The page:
A series of trial and errors -- I think we can all agree that we felt this way at some point in the beginning of our real estate careers. My story is probably not that different than yours. There is no magic formula to making it in the real estate biz. For me, it’s the experience that I gained in my first year working for both a corporate brokerage and an indie brokerage that will carry me through my career that's invaluable.
For what are you willing to rearrange your schedule, budget and comfort? The newest tech gadget? Your favorite celebrity? A sick family member? You favorite team going to the national championship? You have probably seen others do it: camp outside for hours to purchase the newest iPhone or see the latest blockbuster movie, spend several hundreds of dollars to see a sports team play at a championship game that it may ultimately lose or become a borderline "stalker" to connect with a celebrity.
Lee DavenportBy Lee DavenportHave ever wished there was a genie who could help you craft the perfect subject line to get more people to open your emails? Or come up with that eye-grabbing copy so your mailers don’t end up directly in the trash? How about some help writing social media posts that your followers will actually read? Then you will love this free tool from CoSchedule that helps you analyze your marketing messages.
Muck Rack makes it simple to find people, tweets, or articles that mention any name, keyword, company, hashtag etc. We've compiled this guide to help you make the most of your search.
Selecting a term
Start searching tweets, articles from media outlets, articles mentioned in tweets, journalists'
names, titles and bios with some suggested searches:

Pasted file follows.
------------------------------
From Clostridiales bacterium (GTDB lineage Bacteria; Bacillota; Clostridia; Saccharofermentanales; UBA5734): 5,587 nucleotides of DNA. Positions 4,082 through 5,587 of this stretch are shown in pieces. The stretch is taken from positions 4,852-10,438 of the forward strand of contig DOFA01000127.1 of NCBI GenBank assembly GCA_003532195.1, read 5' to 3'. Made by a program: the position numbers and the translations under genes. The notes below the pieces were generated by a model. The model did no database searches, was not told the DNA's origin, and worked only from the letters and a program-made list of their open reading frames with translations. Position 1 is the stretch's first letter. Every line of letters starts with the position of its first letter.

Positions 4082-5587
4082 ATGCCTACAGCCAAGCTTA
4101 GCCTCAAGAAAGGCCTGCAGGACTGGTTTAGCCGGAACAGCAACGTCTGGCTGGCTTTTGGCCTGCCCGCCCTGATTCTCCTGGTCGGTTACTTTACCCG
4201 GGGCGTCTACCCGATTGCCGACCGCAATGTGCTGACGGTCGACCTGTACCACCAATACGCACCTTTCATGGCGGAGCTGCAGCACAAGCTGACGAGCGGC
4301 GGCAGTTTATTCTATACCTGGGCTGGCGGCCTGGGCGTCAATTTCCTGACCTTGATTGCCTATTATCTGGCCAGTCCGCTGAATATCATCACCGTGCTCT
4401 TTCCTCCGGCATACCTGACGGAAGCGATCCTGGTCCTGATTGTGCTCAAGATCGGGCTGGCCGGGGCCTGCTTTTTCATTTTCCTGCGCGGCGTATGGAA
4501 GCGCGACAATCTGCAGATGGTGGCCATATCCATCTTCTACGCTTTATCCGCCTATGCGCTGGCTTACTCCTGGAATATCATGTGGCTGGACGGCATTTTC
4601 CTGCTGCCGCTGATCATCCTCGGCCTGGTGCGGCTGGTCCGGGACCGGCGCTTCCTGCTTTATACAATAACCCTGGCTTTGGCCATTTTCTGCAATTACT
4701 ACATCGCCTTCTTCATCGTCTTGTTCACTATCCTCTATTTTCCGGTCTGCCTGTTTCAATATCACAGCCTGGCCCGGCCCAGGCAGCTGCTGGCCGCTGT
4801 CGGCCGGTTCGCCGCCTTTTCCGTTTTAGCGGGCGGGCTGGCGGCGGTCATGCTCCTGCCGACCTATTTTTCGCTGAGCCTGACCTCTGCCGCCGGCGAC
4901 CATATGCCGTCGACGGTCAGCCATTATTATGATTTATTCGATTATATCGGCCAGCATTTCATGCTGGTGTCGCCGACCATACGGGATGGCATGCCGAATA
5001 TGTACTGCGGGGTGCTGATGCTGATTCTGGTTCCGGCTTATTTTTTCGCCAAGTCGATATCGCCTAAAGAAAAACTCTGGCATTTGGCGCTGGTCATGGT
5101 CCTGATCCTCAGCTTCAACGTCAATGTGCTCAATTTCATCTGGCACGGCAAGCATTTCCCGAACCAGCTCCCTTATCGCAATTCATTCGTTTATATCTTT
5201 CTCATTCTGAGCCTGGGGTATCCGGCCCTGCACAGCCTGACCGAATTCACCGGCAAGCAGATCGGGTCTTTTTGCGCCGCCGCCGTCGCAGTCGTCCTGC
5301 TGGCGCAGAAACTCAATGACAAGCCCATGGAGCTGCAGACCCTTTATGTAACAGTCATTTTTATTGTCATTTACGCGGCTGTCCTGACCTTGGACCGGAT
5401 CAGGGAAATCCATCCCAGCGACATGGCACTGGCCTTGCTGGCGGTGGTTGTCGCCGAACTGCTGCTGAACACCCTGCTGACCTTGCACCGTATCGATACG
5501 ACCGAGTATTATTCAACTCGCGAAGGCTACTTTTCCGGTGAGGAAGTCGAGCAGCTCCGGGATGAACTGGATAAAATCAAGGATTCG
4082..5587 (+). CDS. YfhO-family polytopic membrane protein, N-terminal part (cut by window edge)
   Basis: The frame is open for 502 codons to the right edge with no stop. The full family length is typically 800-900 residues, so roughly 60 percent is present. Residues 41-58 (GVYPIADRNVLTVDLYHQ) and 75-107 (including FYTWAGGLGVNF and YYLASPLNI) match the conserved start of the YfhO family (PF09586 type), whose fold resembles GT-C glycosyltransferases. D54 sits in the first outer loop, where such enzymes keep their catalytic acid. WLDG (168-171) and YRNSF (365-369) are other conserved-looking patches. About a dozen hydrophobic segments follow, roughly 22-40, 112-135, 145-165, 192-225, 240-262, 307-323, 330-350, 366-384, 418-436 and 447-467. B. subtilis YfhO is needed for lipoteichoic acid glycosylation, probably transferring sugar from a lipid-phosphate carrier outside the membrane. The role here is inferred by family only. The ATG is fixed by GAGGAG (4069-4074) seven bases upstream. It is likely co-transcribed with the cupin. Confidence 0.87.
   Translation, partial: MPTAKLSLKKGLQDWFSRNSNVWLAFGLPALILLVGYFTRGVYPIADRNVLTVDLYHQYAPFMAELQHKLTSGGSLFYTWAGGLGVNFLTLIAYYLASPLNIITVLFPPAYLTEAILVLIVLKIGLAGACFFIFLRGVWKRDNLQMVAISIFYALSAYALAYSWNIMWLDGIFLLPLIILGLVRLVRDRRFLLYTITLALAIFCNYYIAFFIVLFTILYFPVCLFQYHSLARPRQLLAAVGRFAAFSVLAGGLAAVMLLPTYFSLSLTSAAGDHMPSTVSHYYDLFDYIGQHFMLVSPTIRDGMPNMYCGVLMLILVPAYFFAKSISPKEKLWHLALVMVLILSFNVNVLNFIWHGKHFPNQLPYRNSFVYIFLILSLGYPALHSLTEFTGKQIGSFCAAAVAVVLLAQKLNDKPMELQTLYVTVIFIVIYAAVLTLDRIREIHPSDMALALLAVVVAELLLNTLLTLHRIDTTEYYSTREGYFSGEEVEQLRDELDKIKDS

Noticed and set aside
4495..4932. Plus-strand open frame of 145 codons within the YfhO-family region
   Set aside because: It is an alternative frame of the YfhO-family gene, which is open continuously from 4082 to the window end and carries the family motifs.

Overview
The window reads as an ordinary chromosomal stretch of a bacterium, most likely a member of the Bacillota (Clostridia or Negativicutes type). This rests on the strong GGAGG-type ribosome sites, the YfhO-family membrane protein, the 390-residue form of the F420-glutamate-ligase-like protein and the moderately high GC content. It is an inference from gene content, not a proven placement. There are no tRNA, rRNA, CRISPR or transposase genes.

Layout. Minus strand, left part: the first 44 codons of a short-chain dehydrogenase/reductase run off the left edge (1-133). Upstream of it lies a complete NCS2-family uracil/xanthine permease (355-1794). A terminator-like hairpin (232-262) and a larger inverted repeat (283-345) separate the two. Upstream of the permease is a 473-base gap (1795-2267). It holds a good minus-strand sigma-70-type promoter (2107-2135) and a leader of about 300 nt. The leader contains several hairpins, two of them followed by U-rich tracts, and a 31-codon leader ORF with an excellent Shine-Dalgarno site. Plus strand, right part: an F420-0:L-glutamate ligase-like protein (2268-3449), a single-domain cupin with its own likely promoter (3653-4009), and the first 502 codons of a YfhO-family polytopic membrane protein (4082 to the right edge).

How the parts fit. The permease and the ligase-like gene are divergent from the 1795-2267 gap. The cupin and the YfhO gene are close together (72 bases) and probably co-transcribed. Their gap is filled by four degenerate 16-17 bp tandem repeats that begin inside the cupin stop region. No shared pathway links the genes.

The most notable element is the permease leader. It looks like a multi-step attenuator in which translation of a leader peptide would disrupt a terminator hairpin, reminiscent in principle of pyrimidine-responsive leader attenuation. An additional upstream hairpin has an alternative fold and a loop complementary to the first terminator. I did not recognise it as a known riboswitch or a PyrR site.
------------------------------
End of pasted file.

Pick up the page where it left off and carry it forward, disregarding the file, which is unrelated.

Companies or Topics (e.g. iPhone, Microsoft)
Phrases (e.g. "cloud computing") — use quotes to keep the terms together
Twitter handles (e.g. @username) — returns those who have mentioned or replied to
Names (e.g. "David Pogue")
Hashtags (e.g. #sxsw, #london2012)
Bio details (e.g. vegan, Olympics, father)
Muck Rack's Advanced Search allows for many boolean operators.
Find results that mention multiple specified terms, use AND or
+. For example, ensure each result contains both Elon Musk and Mark Zuckerberg by
searching Musk AND Zuckerberg or Musk + Zuckerberg.
Use the operators OR or , to broaden your search when you'd like either of
multiple terms to appear in results. (This is the default behavior of our search when no operators
are used). For example, results will contain either cake or cookie by searching cake OR cookie or cake,cookie
Use NOT or - to subtract results from your search. For
example, searching Disney will yield results about the Walt Disney Company as well as Walt Disney
World Resort. To exclude mentions of Disney World, search for Disney -World or Disney
When using one of these operators with a phrase, enclose it in quotation marks. For example, you can
find results about smartphones excluding Apple's iPhone 4S by searching smartphone -"iPhone
Exact case matching or punctuation
If you're searching for a brand name or keyword that relies on specific punctuation marks or capitalization, you can
find results that match your exact query by adding matchcase: before the keyword you're searching for, like matchcase:E*TRADE .
Use parentheses to separate multiple
boolean phrases. For example, to find journalists talking about having fun in Disney World or
Disneyland, search for ("disney world" OR disneyland) AND fun.
An asterisk can be used to search for any variation of a root word truncated by the asterisk. For example, searching for admin* will return results for administrator, administration, administer, administered, etc.
A near operator is an AND operator where you can control the distance between the words. You can vary the distance the near operation uses by adding a forward slash and number (between 0-99) such as strawberries NEAR/10 "whipped cream", which means the strawberries must exist within 10 words of "whipped cream".